The situation in Holland
There are now some 50,000 EVs in the Netherlands and 30,000 more are expected to be added in 2019. This Country is much more receptive to the EV concept, particularly now that Tesla chose Rotterdam as its entry point to Europe.
Rationale for this discrepancy by DVK.
There are two principal parameters that must be addressed for the number of EVs to soar:
Infrastructure & Regulation.
Firstly, some preconceptions/reservations must be answered.
The first is the “range anxiety”.
This is a misconception. Most 2019 EV models have a range superior to 300 kms (186 mi) which is enough to cross UAE from Abu Dhabi to Fujairah (320 kms – 199 mi).
The second reservation has to do with the price.
In a Country that there is an abundance of high-class cars, the price of around $50,000 USD for an EV, is not a forbidding one for the population segment that can afford such cars, particularly since the driving characteristics of an EV are superior to an ICE one and can match with top class cars, competing with them on a Value for Money basis. In any case, the EV price is continuously dropping and the resell price of EVs is near their acquisition price.
Assuming a total number of vehicles in the UAE, in the next two years, to be around four million, 40,000 EVs are less than one per thousand (10/00). Clearly, this is much less than the potential of the Country.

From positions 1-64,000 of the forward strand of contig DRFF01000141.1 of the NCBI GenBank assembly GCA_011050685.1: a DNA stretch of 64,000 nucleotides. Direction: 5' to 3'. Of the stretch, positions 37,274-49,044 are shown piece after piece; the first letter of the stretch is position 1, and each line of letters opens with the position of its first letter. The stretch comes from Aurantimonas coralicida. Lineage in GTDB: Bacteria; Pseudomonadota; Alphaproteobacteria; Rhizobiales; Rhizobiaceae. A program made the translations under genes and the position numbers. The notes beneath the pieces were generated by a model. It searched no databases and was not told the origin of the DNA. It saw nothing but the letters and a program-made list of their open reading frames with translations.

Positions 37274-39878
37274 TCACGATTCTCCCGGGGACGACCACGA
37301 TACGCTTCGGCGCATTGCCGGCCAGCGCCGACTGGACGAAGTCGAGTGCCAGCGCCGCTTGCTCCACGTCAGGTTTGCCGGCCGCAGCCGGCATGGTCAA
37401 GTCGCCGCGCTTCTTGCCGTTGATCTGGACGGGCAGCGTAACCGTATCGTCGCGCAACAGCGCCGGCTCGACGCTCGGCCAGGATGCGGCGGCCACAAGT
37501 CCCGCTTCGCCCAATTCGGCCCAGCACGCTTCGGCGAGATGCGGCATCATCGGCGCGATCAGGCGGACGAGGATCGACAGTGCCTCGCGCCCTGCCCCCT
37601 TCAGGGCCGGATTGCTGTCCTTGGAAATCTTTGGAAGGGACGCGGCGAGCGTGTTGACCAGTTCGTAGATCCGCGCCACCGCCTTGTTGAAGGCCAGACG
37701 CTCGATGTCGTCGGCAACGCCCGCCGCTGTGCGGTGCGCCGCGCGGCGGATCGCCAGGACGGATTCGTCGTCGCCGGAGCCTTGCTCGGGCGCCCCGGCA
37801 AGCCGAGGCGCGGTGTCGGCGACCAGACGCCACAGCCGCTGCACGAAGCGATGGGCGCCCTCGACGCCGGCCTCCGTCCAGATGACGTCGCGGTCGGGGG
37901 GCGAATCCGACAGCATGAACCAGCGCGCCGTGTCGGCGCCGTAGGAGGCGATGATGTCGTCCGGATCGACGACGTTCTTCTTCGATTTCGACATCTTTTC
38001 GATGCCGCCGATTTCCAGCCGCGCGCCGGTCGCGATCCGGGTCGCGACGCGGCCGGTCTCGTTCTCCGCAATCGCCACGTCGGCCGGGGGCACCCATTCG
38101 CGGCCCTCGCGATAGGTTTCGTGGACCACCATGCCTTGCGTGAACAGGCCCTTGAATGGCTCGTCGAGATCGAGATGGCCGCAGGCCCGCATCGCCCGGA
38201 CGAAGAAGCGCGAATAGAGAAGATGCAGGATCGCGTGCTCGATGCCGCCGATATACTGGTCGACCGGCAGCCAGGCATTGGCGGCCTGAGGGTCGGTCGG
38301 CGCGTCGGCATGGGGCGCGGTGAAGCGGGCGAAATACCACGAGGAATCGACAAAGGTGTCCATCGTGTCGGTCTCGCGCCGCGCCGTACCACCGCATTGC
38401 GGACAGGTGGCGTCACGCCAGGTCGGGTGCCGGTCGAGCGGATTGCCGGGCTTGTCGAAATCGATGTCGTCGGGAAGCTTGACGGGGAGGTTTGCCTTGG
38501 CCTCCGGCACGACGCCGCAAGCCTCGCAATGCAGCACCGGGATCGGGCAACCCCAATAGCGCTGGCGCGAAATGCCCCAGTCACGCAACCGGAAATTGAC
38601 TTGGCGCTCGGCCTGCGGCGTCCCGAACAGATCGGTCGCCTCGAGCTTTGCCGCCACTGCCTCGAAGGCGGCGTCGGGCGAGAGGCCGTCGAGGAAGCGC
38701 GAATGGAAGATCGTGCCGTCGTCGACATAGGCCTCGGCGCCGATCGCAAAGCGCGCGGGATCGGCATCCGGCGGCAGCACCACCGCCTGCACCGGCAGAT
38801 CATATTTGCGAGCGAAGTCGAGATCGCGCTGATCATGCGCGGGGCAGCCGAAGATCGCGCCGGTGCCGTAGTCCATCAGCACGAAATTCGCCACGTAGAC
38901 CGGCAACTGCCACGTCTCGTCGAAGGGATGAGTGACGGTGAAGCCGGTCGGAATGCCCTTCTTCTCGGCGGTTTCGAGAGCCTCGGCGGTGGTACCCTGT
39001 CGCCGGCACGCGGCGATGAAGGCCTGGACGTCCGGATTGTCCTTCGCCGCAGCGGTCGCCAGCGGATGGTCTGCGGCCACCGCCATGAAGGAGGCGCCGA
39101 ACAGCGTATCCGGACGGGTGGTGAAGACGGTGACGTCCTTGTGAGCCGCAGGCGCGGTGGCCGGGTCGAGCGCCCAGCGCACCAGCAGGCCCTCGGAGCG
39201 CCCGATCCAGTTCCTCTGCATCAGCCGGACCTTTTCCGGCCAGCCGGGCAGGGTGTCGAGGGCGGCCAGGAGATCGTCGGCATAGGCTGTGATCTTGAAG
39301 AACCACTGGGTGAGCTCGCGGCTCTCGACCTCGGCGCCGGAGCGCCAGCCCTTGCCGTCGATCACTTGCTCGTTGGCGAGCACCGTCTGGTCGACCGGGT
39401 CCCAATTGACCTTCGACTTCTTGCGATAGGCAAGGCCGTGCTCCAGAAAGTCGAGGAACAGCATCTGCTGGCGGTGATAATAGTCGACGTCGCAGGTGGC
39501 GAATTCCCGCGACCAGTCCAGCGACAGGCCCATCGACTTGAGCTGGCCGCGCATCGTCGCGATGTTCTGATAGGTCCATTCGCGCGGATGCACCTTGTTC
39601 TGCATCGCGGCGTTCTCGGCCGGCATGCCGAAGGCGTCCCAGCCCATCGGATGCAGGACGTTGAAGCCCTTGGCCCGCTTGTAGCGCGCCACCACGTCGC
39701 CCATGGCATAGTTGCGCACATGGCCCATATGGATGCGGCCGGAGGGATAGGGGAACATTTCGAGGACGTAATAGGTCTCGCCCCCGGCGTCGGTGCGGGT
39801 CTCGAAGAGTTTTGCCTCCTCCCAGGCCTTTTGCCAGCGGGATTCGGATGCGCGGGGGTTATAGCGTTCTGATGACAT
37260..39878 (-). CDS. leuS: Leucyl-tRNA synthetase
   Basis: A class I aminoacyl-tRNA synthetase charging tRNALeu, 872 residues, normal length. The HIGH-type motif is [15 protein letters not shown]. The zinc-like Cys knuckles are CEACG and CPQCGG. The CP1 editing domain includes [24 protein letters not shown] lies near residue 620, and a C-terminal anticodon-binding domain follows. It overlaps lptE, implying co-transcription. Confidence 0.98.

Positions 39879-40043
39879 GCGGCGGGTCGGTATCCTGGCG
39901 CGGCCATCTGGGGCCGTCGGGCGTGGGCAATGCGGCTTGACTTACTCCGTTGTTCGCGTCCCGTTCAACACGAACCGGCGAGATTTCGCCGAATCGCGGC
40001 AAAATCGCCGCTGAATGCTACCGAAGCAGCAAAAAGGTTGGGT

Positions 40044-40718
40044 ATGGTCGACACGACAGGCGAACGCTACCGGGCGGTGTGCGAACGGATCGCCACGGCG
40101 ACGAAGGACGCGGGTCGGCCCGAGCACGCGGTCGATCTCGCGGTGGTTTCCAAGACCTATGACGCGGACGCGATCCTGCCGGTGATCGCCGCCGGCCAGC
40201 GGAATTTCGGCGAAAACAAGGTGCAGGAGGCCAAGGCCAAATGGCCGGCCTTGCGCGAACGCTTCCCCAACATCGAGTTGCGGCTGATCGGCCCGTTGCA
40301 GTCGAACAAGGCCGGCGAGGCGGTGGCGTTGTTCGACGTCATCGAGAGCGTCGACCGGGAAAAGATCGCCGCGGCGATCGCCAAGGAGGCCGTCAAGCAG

The third reservation is about long EV Charging Times.
This was a serious issue before but it is now technically solved.
The point is not charging times per se but access and availability of charging points.
Time to charge an electric car can take as little as 30 minutes or up to 12 hours, depending on the type of charging station.
A rapid charger at motorway service stations, can charge an EV to full, in about 30 minutes. Most drivers will take a 30’ break after 300 km (186 mi) of driving.
In any case, Charging time is continuously reduced by Technology.
More important than time to charge though, is availability and access to Charging Stations.
Herein lies a basic problem in the UAE. In spite of the generosity of the Public Utilities which provide Charging Stations for free, there are not enough of them. For instance, people living in high-rise apartments do not yet have access to a home charger, which is the standard solution for no hassle night charging.
Infrastructure is the basic obstacle.
This is a chicken and egg question. For rapid EV adoption in the UAE, the infrastructure of fast public EV Charging Stations must precede the EVs.
A good model to adopt is the recent EU Directive as Andy Miles recently observed:
The EU has done the reparative legislation necessary for the regulatory work to follow. In the matter of Charging Stations, further to a requirement of harmonization of regulation between States and common Charging requirements, the following paragraph defines the way ahead: